Happy Friday. This is Bill Meyer, along with Pastor Adriel Sanchez. And this is the radio program where we answer your questions about the Bible and the Christian life every day. You can call us right now with your CORE.

That's 1-833-843-2673. You can also post your question on one of our social media sites. You can watch us right now on YouTube and message us that way. And you can always email us your question at questionsatcorechristianity.com. First up today, let's go to a voicemail we received from one of our listeners.

Good news for people. You know, if God is in control of allowing evil and suffering to happen, how is that comforting to one who is suffering, who has experienced the worst tragedies that, you know, this world and life has to offer? I realize that others would think it's much more reasonable and comforting if, you know, God just wasn't in control at all and didn't allow this to happen.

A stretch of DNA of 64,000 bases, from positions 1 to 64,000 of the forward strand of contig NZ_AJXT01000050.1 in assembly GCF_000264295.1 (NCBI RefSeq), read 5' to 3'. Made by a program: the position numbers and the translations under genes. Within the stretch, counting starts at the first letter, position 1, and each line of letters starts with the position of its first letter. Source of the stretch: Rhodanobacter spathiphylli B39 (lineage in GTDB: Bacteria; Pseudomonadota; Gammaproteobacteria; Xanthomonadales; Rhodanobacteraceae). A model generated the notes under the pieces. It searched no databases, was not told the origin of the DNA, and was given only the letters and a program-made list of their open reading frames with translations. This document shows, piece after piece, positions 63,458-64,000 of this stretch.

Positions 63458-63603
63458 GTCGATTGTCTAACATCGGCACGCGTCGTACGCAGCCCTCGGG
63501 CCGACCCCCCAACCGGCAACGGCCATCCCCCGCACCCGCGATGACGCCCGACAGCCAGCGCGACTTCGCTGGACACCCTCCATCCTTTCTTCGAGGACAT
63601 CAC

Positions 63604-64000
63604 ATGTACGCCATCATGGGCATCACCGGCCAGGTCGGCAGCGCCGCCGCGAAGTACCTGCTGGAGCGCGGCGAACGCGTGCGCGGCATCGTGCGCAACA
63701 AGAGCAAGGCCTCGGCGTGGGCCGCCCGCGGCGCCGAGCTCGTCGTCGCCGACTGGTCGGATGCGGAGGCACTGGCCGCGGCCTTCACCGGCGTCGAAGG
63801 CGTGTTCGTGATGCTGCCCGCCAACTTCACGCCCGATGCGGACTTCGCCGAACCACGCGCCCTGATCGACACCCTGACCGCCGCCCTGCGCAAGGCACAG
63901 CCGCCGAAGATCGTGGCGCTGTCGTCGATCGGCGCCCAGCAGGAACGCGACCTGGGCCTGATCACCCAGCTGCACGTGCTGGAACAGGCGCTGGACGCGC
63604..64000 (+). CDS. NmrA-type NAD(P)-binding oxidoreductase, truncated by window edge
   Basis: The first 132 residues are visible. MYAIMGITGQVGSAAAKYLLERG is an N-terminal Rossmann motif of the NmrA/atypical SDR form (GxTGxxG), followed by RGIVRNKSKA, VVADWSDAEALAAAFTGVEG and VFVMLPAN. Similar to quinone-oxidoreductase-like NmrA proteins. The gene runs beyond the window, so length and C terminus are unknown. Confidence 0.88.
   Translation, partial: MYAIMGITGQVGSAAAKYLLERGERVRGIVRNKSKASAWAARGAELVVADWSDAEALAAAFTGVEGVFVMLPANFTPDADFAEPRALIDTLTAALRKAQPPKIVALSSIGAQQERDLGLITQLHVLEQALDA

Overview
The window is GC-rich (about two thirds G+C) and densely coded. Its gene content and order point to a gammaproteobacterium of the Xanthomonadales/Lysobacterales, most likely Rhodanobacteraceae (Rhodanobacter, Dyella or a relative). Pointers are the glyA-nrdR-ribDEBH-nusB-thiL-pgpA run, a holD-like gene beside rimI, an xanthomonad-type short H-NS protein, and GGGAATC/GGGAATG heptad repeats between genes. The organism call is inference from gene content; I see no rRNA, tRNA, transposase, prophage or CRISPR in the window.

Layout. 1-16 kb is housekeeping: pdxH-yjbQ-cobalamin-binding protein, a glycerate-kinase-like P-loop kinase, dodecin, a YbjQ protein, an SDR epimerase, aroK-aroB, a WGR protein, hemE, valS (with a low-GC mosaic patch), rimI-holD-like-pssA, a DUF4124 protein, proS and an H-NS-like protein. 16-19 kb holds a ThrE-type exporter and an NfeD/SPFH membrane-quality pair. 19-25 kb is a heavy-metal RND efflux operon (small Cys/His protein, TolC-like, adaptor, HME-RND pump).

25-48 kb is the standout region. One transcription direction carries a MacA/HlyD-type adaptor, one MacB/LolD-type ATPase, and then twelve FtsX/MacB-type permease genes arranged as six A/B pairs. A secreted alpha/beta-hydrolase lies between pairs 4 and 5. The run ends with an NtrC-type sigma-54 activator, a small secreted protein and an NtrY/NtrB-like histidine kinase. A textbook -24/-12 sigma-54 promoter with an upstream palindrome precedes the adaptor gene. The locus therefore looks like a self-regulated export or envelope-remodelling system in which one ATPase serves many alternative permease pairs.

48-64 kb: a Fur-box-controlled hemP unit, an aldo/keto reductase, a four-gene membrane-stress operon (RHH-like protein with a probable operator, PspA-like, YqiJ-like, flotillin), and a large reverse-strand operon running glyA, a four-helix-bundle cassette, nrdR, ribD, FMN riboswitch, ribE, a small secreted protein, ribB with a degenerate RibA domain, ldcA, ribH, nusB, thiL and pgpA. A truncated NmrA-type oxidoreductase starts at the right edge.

Thanks. That's a great question and a super pastoral question because the fact of the matter is it relates to how we talk to, how we speak to those who are experiencing suffering and then how we think about it in our own lives. And I don't know if you've heard this before, but oftentimes, you know, some someone will go through something very difficult and the way in which others, you know, sincere Christians will try to comfort them as they'll say, oh, you know, God, God is just in heaven. And he's just he's just as upset as you are in the sense of, you know, it's almost as if God was caught off guard.